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The National Harvest Service and the Harvest Torch

The National Harvest Service and the Harvest Torch

The National Harvest Service

The National Harvest Service is a unique and special occasion that has formed part of the Bring Home the Harvest campaign. It aims to bring together communities to rekindle the age old tradition of celebrating the Harvest.

The Service was held for the first time in 2013, in Westminster Abbey, and has been supported by Her Royal Highness The Duchess of Cornwall who, when possible, enjoys joining hundreds of children and a host of supporters from the world of food and farming to celebrate the British food and the harvest at this special occasion.

In 2014 the Service was held in Birmingham Cathedral and welcomed a wide cross section of the local community.

The 2015 National Harvest Services were celebrated at hundreds of Services throughout the UK and Bristol Cathedral held the harvest torch.

In 2016, Lincoln Cathedral were hosts of the Harvest Torch and organised a stunning display of Lincolnshire grown and produced food which spanned the entrance to the nave and alter at Lincoln Minster.  The country's finest award winning fresh vegetables, fruit, eggs, rapeseed oil, were attractively around around the NFU banners, posters and flags as well as the Lincolnshire flag highlighting the special agricultural county.

In 2017, St Davids Cathedral, Pembrokeshire hosted the Harvest Torch which displays provided by local Co-op stores.

2018 saw the Dioceses of Chelmsford and Ely jointly hosted the National Harvest Festival on 30th September 2018 and 14th October respectively.   The Chelmsford service began with the arrival of the Harvest Torch with Bshop Stephen Cottrell, Bishop Roger Morris, farmers and friends. The torch commissioned by Love British Food formed the centre of celebrations as the community gave thanks for the food produced by its 1750 farmers across the 250,000 hectares of agricultural land in Essex.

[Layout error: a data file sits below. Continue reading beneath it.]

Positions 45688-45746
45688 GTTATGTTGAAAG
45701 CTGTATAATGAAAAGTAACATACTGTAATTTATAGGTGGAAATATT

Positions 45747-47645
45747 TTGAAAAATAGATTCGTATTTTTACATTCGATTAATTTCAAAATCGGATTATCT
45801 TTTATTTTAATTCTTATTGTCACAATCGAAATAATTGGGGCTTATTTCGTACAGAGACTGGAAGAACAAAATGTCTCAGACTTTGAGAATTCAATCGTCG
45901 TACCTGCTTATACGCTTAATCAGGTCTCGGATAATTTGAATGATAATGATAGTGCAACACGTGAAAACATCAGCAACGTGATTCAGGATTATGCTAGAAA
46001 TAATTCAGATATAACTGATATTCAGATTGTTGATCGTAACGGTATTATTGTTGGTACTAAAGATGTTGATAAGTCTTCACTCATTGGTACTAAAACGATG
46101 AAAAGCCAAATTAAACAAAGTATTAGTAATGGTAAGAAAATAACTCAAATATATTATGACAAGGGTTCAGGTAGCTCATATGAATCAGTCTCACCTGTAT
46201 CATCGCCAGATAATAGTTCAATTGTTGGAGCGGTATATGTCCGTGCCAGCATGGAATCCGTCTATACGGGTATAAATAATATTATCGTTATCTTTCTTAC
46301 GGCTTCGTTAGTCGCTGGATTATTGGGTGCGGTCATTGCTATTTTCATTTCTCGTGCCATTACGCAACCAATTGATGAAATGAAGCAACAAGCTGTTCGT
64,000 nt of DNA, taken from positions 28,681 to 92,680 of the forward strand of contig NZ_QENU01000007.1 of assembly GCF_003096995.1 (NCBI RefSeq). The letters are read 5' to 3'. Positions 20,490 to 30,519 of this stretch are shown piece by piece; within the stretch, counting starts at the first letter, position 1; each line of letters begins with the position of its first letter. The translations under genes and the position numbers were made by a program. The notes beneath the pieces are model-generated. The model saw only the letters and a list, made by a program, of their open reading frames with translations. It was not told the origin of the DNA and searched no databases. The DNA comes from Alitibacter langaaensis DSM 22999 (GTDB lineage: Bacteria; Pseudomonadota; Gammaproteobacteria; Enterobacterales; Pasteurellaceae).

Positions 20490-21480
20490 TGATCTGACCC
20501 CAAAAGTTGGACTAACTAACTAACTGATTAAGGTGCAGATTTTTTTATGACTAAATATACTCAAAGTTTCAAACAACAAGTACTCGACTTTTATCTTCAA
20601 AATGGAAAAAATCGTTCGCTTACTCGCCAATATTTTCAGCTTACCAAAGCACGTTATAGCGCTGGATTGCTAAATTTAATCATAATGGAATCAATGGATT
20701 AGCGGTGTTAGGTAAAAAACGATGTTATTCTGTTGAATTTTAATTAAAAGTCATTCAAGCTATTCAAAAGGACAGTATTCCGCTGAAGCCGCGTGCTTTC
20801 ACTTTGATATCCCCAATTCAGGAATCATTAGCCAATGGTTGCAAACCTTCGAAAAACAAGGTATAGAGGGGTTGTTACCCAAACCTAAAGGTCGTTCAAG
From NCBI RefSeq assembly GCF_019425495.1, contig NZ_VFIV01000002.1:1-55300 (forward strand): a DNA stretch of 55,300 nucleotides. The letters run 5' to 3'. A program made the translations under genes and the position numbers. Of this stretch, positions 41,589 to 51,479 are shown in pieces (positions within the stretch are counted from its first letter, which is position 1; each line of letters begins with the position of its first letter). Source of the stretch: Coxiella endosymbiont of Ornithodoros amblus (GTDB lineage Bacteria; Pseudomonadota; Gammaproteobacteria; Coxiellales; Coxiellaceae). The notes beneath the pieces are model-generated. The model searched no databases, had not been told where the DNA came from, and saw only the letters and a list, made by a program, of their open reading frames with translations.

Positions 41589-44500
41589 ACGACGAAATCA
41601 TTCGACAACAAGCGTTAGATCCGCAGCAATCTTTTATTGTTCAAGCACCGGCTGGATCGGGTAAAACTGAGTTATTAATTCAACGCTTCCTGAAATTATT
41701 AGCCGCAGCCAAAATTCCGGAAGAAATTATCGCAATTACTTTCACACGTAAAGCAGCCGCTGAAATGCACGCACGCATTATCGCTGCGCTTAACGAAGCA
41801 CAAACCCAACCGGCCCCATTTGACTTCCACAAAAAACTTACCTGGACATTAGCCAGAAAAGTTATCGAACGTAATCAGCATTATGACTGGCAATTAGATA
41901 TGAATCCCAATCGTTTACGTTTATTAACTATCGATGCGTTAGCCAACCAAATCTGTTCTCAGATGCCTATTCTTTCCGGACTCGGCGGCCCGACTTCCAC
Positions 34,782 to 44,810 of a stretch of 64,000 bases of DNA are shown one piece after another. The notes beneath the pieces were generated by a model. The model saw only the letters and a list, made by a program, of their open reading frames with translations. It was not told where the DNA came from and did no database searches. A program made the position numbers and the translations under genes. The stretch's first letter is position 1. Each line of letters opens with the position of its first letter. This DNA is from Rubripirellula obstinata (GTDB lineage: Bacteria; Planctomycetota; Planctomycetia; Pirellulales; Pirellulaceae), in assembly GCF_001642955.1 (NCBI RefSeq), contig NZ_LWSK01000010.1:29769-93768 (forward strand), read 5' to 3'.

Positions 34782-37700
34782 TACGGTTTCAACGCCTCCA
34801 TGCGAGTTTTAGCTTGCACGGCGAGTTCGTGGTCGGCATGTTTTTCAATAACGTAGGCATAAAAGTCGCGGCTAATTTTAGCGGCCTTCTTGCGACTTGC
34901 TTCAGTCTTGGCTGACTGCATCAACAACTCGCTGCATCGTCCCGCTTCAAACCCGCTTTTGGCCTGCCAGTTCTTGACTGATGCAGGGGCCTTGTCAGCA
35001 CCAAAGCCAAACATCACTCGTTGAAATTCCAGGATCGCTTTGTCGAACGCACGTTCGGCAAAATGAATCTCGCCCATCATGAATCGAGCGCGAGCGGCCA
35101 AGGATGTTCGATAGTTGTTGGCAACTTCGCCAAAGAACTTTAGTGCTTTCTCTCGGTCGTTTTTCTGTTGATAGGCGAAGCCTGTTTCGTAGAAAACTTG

The Harvest Torch then made its way to Ely Cathedral over the weekend 12-14 October under the theme 'for the beauty of the earth'.  It included displays of farm machinery, food, flowers, sheep and wormery showing what happens beneath the ground.

 For further information and to find your local harvest service visit our Harvest Services across the Land page.





The Service is begun with the procession of the Harvest Torch, a metalwork sculpture, which you can read more about below. 

Read about National Harvest Service 2016 in Lincoln Cathedral.

Read more about the National Harvest Service 2015 in Bristol Cathedral.

Read more about the  National Harvest Service 2014, in Birmingham Cathedral, 

Read more about the  Service to Celebrate the Harvest 2013, in Westminster Abbey. 

Watch the highlights: Service to Celebrate the Harvest, in Westminster Abbey


The Harvest Torch 



The Love British Food Harvest Torch is very special sculpture which symbolises the harvest and which moves from city to city, with the National Harvest Service. It is currently on display at Birmingham Cathedral.